2.5  The CIO Council's remit is improve the public service delivery by ensuring that the strategic use of technology and computer systems are aligned to the overall government strategy as detailed in the Transformational Government Strategy. Specifically it is:

    2.5.1  To act as a focus for partnership between IT professionals across government, agreeing and implementing best practice methods, tools and techniques of undertaking IT enabled business change.

    2.5.2  To bring the Public Sector together by drawing a membership from the wider public sector—central government, local government, and agencies in fields such as health and policing.

    2.5.3  Charged with creating and delivering a government-wide CIO agenda to support the transformation of government and to build capacity and capability in IT-enabled business change.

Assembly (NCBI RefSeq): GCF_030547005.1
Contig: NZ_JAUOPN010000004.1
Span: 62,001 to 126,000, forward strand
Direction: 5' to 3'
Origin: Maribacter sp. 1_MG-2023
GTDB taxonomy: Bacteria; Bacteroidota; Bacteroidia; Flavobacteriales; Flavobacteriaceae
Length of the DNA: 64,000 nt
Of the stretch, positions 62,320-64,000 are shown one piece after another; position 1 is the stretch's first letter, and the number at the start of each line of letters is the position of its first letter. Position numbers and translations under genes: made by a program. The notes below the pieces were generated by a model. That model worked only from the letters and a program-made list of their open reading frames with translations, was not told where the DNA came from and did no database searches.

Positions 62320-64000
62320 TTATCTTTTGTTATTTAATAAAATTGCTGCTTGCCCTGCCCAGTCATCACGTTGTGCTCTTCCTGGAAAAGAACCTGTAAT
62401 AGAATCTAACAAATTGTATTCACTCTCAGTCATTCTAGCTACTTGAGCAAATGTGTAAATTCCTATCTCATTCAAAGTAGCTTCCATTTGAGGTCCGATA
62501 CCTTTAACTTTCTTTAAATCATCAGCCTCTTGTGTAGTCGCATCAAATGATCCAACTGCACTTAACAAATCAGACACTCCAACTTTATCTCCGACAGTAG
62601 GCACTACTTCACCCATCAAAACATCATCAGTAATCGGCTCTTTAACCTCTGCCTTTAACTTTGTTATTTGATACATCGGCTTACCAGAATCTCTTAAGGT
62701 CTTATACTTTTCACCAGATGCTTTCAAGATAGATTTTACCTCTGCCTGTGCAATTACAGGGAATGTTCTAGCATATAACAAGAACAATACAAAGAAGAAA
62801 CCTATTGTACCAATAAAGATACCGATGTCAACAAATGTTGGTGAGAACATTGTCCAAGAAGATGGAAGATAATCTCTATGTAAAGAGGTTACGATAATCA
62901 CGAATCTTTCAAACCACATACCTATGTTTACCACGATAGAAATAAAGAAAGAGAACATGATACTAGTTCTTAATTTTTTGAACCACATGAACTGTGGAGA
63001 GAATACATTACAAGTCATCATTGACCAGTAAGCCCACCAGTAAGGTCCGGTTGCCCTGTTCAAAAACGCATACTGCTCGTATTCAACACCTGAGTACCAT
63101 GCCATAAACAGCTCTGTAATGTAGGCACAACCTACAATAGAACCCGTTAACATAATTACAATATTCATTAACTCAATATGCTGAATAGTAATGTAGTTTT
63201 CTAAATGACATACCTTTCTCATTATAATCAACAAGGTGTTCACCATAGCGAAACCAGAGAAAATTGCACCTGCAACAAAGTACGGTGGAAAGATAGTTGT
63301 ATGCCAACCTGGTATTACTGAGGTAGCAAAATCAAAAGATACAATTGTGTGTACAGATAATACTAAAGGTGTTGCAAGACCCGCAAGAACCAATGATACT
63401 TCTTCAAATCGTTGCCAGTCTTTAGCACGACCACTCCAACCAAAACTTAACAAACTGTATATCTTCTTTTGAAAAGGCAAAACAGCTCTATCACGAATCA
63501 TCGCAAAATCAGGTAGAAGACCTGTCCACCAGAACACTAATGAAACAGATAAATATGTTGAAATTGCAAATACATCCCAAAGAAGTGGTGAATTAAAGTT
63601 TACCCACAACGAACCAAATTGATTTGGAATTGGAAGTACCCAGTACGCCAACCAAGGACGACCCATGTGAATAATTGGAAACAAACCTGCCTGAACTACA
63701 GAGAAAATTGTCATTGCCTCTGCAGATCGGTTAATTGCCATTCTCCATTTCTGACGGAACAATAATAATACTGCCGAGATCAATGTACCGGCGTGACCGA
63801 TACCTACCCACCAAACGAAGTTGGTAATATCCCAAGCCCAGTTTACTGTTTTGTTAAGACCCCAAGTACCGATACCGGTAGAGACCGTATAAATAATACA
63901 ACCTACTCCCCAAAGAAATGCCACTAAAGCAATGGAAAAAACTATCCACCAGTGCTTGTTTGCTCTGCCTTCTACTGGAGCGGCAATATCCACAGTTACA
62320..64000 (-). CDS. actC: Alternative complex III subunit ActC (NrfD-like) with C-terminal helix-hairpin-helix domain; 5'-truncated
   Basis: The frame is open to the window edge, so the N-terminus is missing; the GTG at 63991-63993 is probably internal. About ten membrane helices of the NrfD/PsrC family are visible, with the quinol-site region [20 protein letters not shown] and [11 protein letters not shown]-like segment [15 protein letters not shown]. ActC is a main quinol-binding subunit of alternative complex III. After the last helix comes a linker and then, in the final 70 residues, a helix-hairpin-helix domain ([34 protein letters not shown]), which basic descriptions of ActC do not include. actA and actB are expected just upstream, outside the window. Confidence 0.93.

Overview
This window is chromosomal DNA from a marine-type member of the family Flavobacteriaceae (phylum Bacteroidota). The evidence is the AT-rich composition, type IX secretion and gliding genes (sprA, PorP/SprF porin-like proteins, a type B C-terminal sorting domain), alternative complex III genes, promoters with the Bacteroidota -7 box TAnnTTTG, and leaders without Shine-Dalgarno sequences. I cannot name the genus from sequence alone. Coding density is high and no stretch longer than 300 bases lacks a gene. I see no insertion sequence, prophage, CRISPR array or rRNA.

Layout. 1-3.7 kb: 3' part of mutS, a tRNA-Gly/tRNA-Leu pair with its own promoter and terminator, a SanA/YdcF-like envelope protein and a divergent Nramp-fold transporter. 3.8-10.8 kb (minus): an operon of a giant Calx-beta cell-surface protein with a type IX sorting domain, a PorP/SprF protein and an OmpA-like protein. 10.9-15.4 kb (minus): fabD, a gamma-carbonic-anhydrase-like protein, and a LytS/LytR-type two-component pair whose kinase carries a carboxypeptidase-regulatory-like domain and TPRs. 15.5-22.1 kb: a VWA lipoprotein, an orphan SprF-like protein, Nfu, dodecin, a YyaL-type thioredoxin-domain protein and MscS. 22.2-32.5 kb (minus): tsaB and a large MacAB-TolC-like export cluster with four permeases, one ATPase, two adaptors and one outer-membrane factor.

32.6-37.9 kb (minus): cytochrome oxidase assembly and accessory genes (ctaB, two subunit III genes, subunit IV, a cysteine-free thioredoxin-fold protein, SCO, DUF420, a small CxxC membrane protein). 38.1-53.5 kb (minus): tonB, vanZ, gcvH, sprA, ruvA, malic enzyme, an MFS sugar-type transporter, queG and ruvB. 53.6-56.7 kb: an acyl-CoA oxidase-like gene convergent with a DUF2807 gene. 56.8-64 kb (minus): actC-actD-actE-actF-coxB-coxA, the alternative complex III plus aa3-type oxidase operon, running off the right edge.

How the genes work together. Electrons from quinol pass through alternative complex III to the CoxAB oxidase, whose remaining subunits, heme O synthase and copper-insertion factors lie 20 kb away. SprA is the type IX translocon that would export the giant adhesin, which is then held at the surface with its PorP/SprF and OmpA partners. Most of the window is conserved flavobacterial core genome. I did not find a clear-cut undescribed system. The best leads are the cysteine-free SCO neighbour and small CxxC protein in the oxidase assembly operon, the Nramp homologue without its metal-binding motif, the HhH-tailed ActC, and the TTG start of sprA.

2.5.4  To balance government-wide agendas with accountabilities in line organisations.

    2.5.5  Take a holistic approach to the IT enabled change portfolio ensuring where appropriate and possible the Public Sector does not duplicate the creation of technology based systems.

  2.6  The Central Sponsor for Information Assurance within the Cabinet Office is accountable for the development of strategy, policy and guidance appertaining to the protection of data including Citizen Data. They are also accountable for ensuring the accreditation of Departmental computer systems and networks has occurred and that they conform to the agreed minimum standards of security, availability and quality.

  2.7  Her Majesty's Government Chief Information Officer chairs the CIO Council. His role is to work with departmental CIO's and those undertaking IT enabled change to ensure they are aligned and support the Transformational Government Strategy. In this role, the Government CIO provides leadership to the IT Profession across the wider public sector, enables public service transformation through the strategic deployment of technology, drives the development of shared services and act as the "face" of UK Government IT both home and abroad.